The U.S. health regulator approved a formulation of Novo Nordisk's diabetes drug, liraglutide, for treating patients of obesity, a disease that affects one in three Americans.
The injectable drug, to be marketed as Saxenda, is the second obesity treatment to be approved this year after Orexigen Therapeutics Inc's oral medication Contrave in September.
Saxenda enters a market that is yet to realize its potential due to limited effectiveness of existing drugs, reimbursement hurdles, bungled launches and the perception of obesity as a "lifestyle" disease.
The drug has been approved for patients with a body mass index of 30 or above and at least one weight-related health condition such as diabetes, the U.S. Food and Drug Administration said on Tuesday.
A lower dose of liraglutide, marketed as Victoza, was approved for use in diabetes patients in 2010.
Novo believes Saxenda has blockbuster potential, although doctors doubt it will be a game changer.
"None of the available drugs and none ... on the horizon are sufficiently powerful to eradicate obesity," Lee Kaplan, chair of the clinical committee of the Obesity Society, told Reuters in October.
Saxenda's rivals include Vivus Inc's Qsymia and Arena Pharmaceuticals Inc's Belviq, which are taken orally.
A study showed that half the patients given Saxenda lost at least 5 percent body weight, the FDA said. Rival drugs show 2-5 percent weight loss over and above diet and exercise.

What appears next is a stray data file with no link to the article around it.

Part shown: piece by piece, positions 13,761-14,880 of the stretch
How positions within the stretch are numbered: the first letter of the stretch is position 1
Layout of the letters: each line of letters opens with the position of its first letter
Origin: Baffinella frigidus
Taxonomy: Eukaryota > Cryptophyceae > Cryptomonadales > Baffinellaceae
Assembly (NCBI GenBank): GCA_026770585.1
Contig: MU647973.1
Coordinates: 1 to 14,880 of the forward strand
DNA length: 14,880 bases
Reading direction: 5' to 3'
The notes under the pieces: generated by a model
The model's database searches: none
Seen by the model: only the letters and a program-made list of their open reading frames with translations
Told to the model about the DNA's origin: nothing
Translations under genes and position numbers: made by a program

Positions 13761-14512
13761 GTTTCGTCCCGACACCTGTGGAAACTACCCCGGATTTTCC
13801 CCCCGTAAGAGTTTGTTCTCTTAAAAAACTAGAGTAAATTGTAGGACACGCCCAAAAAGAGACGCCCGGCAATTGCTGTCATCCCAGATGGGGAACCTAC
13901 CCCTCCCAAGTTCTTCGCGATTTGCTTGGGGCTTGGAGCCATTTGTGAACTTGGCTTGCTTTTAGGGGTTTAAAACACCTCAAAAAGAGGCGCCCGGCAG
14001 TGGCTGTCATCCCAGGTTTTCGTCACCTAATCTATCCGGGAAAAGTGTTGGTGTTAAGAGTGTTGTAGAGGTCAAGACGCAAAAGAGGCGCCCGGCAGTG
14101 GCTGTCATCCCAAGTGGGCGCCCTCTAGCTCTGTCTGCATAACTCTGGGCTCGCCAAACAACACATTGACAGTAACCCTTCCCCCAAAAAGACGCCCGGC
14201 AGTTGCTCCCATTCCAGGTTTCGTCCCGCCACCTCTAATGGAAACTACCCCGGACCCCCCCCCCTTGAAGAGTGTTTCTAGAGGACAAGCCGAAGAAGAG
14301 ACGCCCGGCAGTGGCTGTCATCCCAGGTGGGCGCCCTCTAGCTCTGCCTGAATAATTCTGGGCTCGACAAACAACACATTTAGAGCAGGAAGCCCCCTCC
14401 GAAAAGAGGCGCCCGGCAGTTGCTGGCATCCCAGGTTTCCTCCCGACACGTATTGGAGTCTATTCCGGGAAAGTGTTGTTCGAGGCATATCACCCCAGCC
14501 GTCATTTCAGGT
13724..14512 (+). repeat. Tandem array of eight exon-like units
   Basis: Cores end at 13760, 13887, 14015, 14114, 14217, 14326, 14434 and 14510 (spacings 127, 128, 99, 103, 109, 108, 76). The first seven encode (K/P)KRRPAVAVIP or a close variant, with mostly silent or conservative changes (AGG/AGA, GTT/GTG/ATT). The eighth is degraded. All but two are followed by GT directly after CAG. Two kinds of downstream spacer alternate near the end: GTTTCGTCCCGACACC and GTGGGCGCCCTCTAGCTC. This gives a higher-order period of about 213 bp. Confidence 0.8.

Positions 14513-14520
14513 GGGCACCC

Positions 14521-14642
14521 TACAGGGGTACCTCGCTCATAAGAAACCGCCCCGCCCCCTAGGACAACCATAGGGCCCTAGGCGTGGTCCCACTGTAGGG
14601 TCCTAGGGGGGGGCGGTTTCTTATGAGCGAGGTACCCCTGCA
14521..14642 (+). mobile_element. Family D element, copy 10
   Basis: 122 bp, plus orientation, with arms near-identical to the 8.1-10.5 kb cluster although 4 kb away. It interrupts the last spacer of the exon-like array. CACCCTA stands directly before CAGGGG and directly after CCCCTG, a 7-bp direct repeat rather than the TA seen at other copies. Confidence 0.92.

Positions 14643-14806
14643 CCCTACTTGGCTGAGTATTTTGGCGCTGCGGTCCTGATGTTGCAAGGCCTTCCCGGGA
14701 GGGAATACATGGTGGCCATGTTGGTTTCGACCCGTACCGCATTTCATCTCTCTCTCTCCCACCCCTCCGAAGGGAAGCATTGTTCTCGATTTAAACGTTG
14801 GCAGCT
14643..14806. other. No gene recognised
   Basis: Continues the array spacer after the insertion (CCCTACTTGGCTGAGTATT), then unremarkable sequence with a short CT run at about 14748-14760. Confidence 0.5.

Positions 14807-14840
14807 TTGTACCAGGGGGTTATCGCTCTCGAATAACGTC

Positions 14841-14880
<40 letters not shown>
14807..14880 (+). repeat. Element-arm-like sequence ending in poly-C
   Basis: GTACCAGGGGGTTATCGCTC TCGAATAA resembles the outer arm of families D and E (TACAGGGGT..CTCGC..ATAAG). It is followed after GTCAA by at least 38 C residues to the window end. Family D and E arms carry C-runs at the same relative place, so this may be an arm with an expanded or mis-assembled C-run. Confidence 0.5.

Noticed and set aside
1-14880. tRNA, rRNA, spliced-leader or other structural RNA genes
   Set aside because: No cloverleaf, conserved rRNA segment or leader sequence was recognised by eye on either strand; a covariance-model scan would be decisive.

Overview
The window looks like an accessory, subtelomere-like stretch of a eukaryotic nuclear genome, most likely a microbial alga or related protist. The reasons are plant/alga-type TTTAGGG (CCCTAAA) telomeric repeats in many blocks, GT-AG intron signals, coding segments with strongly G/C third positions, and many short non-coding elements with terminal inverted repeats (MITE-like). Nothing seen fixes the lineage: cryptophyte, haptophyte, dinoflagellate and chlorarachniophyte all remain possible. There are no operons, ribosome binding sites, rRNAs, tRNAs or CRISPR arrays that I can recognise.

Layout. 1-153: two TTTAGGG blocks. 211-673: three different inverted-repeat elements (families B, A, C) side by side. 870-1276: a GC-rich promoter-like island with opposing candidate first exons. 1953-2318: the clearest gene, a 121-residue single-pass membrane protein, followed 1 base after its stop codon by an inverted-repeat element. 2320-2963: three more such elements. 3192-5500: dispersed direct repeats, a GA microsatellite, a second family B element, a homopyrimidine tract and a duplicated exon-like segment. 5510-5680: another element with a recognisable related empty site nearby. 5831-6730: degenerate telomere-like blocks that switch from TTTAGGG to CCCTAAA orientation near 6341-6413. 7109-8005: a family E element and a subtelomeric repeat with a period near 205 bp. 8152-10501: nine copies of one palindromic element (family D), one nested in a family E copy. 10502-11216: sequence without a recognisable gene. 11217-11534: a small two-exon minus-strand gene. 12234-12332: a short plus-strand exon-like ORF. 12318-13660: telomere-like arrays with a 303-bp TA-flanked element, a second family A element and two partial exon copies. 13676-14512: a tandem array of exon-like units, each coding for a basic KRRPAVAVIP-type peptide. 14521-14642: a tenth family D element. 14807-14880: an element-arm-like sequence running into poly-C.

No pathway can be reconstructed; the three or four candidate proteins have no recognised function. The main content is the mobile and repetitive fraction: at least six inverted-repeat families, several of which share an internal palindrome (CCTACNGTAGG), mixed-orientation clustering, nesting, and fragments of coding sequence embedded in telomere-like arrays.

Saxenda, which works by slowing the speed at which food leaves the stomach, has a better chance of being covered under Medicare and Medicaid than rival drugs due to Victoza's established safety profile.
However, the drug is an injectable and that could hurt demand for it, physicians said.
The FDA has pulled obesity drugs off the shelves in the past, after a series of lawsuits sought to link them with debilitating side effects. As a result, doctors are reluctant to prescribe drugs without an established record of their efficacy.
Analysts expect the injection to be priced at about $40 per day compared with an average of $5-$6 for rival drugs.
Doctors and analysts believe Saxenda could do well despite the hurdles.
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